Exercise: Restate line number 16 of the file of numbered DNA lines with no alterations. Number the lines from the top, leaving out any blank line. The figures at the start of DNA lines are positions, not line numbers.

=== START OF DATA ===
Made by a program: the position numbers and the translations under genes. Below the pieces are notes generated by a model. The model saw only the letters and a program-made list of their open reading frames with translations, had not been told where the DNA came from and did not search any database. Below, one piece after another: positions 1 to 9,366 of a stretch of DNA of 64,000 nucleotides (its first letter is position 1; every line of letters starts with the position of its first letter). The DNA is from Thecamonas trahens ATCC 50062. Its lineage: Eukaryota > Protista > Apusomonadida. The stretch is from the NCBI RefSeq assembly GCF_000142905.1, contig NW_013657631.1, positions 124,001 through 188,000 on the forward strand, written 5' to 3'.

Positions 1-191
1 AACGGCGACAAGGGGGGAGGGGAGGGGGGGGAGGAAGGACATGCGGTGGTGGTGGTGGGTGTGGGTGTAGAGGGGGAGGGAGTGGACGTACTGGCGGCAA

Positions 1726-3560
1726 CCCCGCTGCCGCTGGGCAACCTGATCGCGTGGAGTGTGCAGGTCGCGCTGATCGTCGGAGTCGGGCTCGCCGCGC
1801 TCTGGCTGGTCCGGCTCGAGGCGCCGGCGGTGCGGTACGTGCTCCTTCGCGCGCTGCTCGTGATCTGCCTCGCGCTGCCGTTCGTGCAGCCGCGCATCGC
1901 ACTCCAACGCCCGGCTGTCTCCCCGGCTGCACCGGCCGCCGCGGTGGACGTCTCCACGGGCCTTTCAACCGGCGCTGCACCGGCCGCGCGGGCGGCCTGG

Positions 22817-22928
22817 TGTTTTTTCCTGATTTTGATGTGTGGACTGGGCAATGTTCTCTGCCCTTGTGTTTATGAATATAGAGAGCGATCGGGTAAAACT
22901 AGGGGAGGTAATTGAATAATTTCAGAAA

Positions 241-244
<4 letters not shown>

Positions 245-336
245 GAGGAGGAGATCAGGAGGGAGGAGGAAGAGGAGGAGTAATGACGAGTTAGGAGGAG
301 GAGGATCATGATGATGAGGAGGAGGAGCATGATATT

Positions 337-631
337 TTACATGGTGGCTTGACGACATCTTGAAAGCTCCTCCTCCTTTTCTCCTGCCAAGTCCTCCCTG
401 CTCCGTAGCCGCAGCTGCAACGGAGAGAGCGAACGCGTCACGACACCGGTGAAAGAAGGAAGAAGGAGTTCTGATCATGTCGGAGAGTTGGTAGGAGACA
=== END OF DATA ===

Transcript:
Positions 337-631